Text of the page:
A new study published in the journal Pediatrics has found that Tdap vaccinations for pregnant women do not increase the risk of autism spectrum disorder in their children.

The study assessed more than 80,000 children born between 2011 and 2014 at Kaiser Permanente Southern California hospitals.

Children of mothers who received the Tdap vaccine while pregnant were no more likely to develop autism than children of mothers who did not receive the vaccine while pregnant.

In fact, the prevalence of autism was slightly lower in children of Tdap-vaccinated mothers.

The autism rate for infants born to mothers who had the vaccine was 1.5 percent compared to 1.8 percent for women who did not have the vaccine.

This study adds to a large body of research that shows no link between vaccinations and autism.

“There is no relationship between autism and any vaccine,” Dr. Daniel Coury, a pediatrician at Nationwide Children’s Hospital, told Healthline.

Coury also stressed that parents should not agonize over the components of the vaccine.

“There’s also no relationship between autism and any component of any vaccine,” he said, “including the various other things that are put into vaccines as preservatives or stabilizers to ensure that they’re going to maintain their effectiveness.”

Prenatal vaccinations help protect infants

The Tdap vaccine provides protection against three potentially deadly diseases: tetanus, diphtheria, and acellular pertussis, also known as whooping cough.

From age 2 months to 6 years, most children receive a series of vaccinations against whooping cough, diphtheria, and tetanus. But it takes time for the protective effects to kick in.

Among the most dangerous for infants is whooping cough, a highly contagious respiratory infection that can make it hard to breath. Children often cough for so long all the air is forced from their lungs, resulting in the characteristic “whoop” when they try to catch their breaths.

Young infants, especially those under 6 months who are too young to fully vaccinate, are vulnerable to severe and fatal cases of whooping cough.

“The highest risk for severe morbidity as well as mortality is in young infants, particularly in the first couple of months of life,” Dr. Geeta Swamy, associate professor and vice chair for research in the department of obstetrics and gynecology at Duke University School of Medicine, told Healthline.

To protect newborns and young babies, the Centers for Disease Control and Prevention (CDC) encourage pregnant women to receive the Tdap vaccine in the third trimester of pregnancy.

Antibodies from the pregnant mother provides some protection to the infant in 91 percent of cases, according to the study authors.

The American College of Obstetricians and Gynecologists and Society for Maternal-Fetal Medicine have also endorsed this recommendation.

“The idea is that by vaccinating the mother with the Tdap vaccine while she’s pregnant, the antibodies that her body generates in response to the vaccine then cross the placenta and stick around in the baby after birth,” said Swamy.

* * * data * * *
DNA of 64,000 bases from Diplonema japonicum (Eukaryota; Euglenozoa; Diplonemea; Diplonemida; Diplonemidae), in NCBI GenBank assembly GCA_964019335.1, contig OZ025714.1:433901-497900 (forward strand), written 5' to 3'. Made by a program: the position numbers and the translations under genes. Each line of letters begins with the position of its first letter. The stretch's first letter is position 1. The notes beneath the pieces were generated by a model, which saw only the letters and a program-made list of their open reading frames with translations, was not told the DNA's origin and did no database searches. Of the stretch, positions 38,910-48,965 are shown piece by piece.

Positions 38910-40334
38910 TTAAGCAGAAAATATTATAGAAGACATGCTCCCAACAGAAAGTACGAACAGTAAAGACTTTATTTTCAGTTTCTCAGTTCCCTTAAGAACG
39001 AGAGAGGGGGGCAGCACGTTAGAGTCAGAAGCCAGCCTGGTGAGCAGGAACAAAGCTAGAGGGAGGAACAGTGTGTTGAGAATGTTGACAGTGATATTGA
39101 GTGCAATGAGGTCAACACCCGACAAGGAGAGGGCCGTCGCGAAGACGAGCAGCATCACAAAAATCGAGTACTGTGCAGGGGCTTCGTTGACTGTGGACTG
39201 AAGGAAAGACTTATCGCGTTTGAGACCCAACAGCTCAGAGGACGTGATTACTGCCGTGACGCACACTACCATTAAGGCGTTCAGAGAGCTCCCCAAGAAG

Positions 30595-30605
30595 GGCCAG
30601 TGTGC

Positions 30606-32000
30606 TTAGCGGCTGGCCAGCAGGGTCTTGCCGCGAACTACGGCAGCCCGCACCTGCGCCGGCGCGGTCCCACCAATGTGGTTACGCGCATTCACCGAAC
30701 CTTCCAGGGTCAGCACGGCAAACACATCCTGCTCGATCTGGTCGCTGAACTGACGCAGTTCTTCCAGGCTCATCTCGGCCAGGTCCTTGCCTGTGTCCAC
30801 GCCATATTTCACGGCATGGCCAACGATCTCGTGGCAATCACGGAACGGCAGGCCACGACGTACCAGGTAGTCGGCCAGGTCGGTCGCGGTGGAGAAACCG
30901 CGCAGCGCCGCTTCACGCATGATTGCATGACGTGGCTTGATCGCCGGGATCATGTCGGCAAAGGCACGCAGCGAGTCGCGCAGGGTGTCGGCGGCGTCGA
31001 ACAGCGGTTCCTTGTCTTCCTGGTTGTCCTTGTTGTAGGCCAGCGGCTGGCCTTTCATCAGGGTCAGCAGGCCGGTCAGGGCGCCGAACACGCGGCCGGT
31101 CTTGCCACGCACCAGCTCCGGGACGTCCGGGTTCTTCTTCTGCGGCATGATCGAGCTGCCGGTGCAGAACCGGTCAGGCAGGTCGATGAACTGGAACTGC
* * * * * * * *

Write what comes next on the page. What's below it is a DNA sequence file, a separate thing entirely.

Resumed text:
Pregnant women are also encouraged to get the influenza or “flu” vaccine.

Misconceptions put people at risk

Swamy hopes that studies like this one can help reassure people who have concerns about the risks of potential vaccines.

“Obviously pregnant women and their families are very concerned about what they might be doing during pregnancy — what medications they take, what they eat, all these things that they’re being very careful about to try to ensure the best outcome for themselves and their child-to-be,” she said.

Swamy said this kind of research can help patients feel reassured that vaccines are safe for them and their infants.

Misconceptions about the risks of vaccines have led some parents to avoid vaccinating their children. As vaccination rates have fallen, some preventable diseases have made a comeback.

“One of the problems is that vaccinations and immunizations have been so successful that many people today have never seen some of these diseases, and as a result, they don’t appreciate how horrible some of them are,” Coury said.

The CDC reported there have been 107 cases of measles in 21 states, just this year.

“Sometimes there’s a misconception that these are mild diseases and not harmful,” he said. “But that’s really not true, and we’ve seen that in recent years with measles outbreaks and whooping cough outbreaks in areas of the country where vaccination rates have dropped.”

In 2012, for example, more than 48,000 cases of whooping cough were reported in the United States — making it the worst year for whooping cough since 1955.

The 20 people who died from that outbreak included 15 infants under 3 months old.

“It’s tragic that we’ve had to see children affected by these diseases,” Coury said, “but these are reminders that if we maintain high vaccination rates, we can keep a very healthy population.”

To learn more about the many benefits and limited risks of vaccination, he encourages people to seek out credible sources of information, such as vaccines.gov or healthychildren.org.

Coury and Swamy also encourage people to speak with their pediatricians, obstetricians, or primary care providers to learn which vaccines are recommended at different stages of life.